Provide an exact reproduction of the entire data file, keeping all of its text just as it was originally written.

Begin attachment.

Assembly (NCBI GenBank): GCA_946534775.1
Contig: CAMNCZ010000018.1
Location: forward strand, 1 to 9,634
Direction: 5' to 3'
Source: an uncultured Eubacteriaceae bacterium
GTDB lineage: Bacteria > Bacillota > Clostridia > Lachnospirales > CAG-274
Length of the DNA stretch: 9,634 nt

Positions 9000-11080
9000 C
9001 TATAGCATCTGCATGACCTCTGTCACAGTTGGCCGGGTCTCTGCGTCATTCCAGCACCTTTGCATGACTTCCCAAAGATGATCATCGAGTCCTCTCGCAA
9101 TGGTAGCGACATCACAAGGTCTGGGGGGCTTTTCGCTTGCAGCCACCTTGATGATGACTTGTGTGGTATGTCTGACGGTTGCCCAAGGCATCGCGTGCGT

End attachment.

Assembly (NCBI GenBank): GCA_946534775.1
Contig: CAMNCZ010000018.1
Location: forward strand, 1 to 9,634
Direction: 5' to 3'
Source: an uncultured Eubacteriaceae bacterium
GTDB lineage: Bacteria > Bacillota > Clostridia > Lachnospirales > CAG-274
Length of the DNA stretch: 9,634 nt

Positions 9000-11080
9000 C
9001 TATAGCATCTGCATGACCTCTGTCACAGTTGGCCGGGTCTCTGCGTCATTCCAGCACCTTTGCATGACTTCCCAAAGATGATCATCGAGTCCTCTCGCAA
9101 TGGTAGCGACATCACAAGGTCTGGGGGGCTTTTCGCTTGCAGCCACCTTGATGATGACTTGTGTGGTATGTCTGACGGTTGCCCAAGGCATCGCGTGCGT